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Tracing the lines is a fun pre-writing activity for preschoolers.
Tracing the lines, aka line tracing, helps to develop fine motor skills. These skills are necessary for kids who are learning to write.
Line Tracing Workbook: A Prewriting Skills Building Book for Kids is a great way to get little ones started on their writing journey!
How do preschoolers practice writing?
I see this question come up a lot and the answer might surprise you!
Early writing skills don’t necessarily have anything to do with paper and pencil.
Before little ones can begin tracing the lines, they need to develop their fine motor skills and strengthen the muscles in their little fingers.
There are several ways this can be done and the good news is that they lots of fun!!
- Play with playdough or clay- manipulating playdough or clay helps to build a child’s finger muscles. This will eventually allow them to grasp a pencil or crayon correctly. Check out these ABC playdough mats to help you get started!
- Lacing Activities- Running a string through a small hole takes a lot of hand-eye coordination which makes it a really awesome prewriting activity. Check out these lacing cards from Teaching Mama.
- Finger Painting- Truly any time you can get your kiddo writing with the fingertip in anything fun like paint or shaving cream you are winning at this prewriting game. Here are 50+ Prewriting Activities from Happy Toddler Playtime that will inspire you!
Hello Line Tracing Workbook!
I designed this activity book to have a little something for all the stages of new writers.
Playdough Activity Pages
These pages are weaved through the book. They give kids the chance to work with their hands and fingers while learning the letters of the alphabet.
Have your child roll out the playdough with their fingers and you can place them right on the page.
If you want to protect the pages simply slip a sheet protector over them while your child is working.
The scissor activity at the bottom is also a great way to build those little finger muscles. Kids will have a blast looking for pictures that begin with the letter on the page, and you’ll enjoy watching them play and learn.
Alternatively, kids can draw a picture instead of finding one to glue.
Popsicle Sticks/Fine Motor Tracing
On the pages with the popsicle stick letters, kids can use just about anything to trace. Grab some popsicle sticks, toothpicks, or any other small object.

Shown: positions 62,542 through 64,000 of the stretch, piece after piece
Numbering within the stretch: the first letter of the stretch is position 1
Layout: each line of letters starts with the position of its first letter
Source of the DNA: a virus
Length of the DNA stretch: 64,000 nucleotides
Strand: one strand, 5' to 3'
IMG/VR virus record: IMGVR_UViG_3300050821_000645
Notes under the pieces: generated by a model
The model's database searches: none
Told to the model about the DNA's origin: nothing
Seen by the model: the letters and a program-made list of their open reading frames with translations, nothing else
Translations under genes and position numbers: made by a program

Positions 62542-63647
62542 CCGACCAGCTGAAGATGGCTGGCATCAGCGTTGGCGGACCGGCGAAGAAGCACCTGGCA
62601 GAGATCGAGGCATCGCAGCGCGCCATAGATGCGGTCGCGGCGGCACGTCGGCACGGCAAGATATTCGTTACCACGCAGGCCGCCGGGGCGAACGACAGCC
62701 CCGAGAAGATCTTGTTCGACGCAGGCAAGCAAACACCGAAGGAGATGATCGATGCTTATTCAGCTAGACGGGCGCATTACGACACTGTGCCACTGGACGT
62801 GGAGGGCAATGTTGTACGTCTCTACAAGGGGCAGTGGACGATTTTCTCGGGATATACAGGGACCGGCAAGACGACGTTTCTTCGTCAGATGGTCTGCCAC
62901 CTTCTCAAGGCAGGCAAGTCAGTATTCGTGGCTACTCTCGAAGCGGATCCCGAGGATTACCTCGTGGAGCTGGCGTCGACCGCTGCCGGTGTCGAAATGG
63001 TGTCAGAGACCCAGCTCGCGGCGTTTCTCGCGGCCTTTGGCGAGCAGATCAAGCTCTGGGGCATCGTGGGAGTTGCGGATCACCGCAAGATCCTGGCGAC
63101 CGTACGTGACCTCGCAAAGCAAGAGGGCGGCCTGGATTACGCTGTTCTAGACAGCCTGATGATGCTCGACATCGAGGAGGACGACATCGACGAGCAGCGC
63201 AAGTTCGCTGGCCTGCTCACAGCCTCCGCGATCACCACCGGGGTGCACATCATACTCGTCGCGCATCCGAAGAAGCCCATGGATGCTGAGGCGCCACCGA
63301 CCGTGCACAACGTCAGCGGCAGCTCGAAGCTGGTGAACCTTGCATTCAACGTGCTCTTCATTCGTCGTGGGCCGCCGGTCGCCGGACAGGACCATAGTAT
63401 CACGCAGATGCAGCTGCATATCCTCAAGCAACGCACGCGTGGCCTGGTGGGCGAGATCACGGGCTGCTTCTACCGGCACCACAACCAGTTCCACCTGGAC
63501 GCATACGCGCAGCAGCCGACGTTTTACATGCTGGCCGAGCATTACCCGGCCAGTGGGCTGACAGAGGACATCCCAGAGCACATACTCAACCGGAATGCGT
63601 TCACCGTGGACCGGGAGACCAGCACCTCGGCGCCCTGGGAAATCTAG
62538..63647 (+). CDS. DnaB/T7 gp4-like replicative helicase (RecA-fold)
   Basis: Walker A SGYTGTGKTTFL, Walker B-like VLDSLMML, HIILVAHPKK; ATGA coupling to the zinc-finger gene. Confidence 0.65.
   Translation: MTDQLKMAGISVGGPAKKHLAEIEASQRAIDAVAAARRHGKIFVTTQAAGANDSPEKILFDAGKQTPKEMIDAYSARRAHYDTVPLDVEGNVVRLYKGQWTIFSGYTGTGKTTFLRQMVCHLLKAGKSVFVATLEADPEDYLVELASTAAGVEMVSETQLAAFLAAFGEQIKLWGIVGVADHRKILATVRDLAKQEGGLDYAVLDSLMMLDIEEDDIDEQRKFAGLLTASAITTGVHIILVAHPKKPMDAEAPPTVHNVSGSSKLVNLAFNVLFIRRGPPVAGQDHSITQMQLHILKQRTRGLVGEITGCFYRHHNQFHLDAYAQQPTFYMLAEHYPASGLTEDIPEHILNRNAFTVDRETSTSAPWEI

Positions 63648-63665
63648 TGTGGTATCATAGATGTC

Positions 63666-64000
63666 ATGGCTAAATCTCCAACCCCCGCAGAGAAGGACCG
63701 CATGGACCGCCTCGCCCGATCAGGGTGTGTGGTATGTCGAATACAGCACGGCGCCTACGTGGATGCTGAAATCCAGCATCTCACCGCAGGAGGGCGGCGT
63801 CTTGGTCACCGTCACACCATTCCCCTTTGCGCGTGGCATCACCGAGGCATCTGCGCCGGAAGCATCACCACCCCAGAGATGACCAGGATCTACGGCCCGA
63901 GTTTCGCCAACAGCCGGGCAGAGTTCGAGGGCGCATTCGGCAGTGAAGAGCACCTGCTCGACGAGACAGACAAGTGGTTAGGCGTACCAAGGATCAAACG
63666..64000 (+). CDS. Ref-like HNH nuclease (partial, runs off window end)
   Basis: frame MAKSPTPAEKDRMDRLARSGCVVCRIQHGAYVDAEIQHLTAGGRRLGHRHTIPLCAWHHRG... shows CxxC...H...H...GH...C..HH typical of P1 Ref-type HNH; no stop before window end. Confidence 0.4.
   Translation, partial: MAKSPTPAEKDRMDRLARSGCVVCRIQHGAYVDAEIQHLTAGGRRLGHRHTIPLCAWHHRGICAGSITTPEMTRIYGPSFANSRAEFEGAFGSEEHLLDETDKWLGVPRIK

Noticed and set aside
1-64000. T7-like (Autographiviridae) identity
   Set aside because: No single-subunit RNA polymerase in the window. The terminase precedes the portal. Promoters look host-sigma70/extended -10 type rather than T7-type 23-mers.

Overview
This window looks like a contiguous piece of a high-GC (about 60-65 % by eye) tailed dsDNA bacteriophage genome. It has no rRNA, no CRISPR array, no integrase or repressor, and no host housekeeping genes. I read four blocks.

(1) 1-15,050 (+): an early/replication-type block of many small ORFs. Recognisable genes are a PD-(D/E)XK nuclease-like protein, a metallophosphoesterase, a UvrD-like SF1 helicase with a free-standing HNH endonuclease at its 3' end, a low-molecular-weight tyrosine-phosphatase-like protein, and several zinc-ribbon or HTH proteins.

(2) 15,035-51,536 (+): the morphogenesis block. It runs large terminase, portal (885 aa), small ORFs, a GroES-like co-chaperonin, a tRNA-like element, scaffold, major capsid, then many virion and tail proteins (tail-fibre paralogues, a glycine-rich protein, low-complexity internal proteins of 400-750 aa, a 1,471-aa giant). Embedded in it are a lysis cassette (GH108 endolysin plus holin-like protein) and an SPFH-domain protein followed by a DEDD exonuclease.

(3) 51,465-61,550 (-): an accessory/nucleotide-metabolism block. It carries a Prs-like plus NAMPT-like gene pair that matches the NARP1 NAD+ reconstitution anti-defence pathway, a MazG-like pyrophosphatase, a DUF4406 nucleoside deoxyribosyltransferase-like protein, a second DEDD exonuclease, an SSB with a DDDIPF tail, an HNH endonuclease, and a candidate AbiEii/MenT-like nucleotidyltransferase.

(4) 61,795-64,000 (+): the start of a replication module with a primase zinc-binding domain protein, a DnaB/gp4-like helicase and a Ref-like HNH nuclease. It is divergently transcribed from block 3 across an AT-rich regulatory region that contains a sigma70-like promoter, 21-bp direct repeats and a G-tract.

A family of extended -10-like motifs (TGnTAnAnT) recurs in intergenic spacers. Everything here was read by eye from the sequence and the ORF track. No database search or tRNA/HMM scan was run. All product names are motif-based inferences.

Allow your kiddo to “trace” along with the letter. This activity will build hand-eye coordination, and it will also strengthen finger muscles.
Build fine motor skills and hand-eye coordination with these tools:
- jelly beans
Trace & Color!
While they are learning and growing their fine motor skills, kids will have fun with engaging pictures to trace and color.
This book is jammed packed with pages to practice the strokes they will need to form letters.
The hands-on activities coupled with the trace and color pages really set your kiddo up for success in their writing journey.
It is as equally important to teach kids to write as it is to teach them to read.
However, they must have a solid foundation in order to not only write well but also to enjoy writing.
Here are some tips from a teacher!
- Never force young children to write. You should absolutely encourage it, especially if they are showing interest.
- Remember that writing is developmental. Some kiddos are ready long before others, and that’s ok. Kids will get there when they get there.
- Follow their lead. If you discover that they love one writing activity over another, be sure to include more of those in their day.
- Give children the freedom and space needed to move through the developmental stages of holding a pencil. Resist the urge to correct their pencil grasp—model correct form by playing with them. With lots of exposure to modeling, scissor skills, and muscle-building activities like playdough, kids usually have the correct form by 5 or 6 years old.
Grab your physical copy on Amazon:
Or head over to our online store and download the digital copy and print as many times as you want (personal use only).
There are over 100 pages to explore!